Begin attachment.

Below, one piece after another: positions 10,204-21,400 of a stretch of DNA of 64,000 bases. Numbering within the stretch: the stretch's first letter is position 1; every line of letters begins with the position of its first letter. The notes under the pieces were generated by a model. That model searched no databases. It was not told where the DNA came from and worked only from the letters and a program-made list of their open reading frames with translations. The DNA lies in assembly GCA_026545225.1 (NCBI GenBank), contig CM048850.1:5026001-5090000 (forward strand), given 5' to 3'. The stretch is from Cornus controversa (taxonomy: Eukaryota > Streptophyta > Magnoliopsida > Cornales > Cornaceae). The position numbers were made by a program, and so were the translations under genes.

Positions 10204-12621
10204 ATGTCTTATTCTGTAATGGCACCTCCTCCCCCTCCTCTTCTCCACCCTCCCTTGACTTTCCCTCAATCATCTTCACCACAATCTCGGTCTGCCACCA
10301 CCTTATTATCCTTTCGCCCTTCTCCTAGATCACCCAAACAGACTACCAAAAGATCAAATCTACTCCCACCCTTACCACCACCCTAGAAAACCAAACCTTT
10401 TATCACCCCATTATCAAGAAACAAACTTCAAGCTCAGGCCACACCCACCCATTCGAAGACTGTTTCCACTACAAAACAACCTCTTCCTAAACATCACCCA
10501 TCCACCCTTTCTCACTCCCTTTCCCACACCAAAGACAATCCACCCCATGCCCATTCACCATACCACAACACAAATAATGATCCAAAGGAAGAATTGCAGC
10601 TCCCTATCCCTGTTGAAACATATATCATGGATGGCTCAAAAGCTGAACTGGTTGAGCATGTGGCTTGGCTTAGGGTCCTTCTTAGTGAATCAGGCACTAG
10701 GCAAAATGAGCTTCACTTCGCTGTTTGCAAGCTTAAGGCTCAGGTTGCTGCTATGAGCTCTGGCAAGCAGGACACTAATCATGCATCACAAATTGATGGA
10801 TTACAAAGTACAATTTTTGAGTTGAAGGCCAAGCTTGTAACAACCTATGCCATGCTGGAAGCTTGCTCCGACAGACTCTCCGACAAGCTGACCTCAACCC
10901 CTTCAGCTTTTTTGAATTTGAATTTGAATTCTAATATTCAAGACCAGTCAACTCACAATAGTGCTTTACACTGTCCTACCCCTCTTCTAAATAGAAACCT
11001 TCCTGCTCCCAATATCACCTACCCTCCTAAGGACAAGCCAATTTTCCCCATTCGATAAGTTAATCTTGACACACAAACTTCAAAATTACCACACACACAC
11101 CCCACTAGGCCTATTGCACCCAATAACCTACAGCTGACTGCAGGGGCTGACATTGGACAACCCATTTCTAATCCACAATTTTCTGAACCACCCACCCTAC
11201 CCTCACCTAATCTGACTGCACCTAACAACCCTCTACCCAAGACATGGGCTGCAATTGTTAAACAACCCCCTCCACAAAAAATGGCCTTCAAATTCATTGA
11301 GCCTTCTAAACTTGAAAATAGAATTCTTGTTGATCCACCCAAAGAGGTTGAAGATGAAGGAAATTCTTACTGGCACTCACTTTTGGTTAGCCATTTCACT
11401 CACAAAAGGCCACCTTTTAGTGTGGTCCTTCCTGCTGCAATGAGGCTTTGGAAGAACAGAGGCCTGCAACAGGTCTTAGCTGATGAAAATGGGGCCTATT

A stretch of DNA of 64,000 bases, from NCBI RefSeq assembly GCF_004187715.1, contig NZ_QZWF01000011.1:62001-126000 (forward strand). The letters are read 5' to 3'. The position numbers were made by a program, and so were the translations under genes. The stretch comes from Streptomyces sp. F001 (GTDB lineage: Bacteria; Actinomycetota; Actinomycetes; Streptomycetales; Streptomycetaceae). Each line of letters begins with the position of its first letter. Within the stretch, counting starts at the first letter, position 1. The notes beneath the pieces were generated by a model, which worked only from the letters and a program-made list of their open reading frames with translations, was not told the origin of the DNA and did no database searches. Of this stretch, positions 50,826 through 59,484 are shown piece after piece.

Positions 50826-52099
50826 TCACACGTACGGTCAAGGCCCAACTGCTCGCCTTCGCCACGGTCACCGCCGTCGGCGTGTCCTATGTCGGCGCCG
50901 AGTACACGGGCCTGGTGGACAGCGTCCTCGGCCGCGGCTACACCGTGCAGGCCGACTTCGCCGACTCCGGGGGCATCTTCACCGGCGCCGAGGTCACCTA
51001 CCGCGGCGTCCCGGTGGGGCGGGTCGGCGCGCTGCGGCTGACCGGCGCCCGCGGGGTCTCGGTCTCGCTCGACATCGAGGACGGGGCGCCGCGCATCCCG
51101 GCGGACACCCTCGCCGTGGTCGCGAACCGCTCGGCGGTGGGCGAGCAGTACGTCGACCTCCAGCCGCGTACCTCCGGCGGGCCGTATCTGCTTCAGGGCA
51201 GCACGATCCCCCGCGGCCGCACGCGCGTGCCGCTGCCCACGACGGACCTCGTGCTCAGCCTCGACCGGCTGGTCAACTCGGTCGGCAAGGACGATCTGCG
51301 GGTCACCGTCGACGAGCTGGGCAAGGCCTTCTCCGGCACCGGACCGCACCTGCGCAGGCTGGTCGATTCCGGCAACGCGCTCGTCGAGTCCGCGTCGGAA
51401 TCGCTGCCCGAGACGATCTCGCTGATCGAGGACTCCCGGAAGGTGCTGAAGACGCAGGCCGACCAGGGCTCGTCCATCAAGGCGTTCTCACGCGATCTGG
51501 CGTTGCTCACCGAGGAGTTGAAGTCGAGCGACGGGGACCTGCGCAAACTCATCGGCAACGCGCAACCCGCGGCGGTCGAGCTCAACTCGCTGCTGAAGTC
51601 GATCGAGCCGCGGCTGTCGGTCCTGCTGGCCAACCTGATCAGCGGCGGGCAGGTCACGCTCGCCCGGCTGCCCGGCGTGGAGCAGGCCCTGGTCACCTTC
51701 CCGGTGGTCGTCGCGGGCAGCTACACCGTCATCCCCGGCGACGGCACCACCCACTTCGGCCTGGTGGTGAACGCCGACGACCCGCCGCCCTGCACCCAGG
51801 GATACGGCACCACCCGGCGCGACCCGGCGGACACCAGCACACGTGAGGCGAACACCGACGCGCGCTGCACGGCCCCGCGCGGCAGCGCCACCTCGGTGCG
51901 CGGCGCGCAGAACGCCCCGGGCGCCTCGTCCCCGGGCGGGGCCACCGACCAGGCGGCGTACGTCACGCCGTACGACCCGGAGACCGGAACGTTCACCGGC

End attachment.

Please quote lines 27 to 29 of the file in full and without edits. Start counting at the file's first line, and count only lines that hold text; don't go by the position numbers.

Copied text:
51701 CCGGTGGTCGTCGCGGGCAGCTACACCGTCATCCCCGGCGACGGCACCACCCACTTCGGCCTGGTGGTGAACGCCGACGACCCGCCGCCCTGCACCCAGG
51801 GATACGGCACCACCCGGCGCGACCCGGCGGACACCAGCACACGTGAGGCGAACACCGACGCGCGCTGCACGGCCCCGCGCGGCAGCGCCACCTCGGTGCG
51901 CGGCGCGCAGAACGCCCCGGGCGCCTCGTCCCCGGGCGGGGCCACCGACCAGGCGGCGTACGTCACGCCGTACGACCCGGAGACCGGAACGTTCACCGGC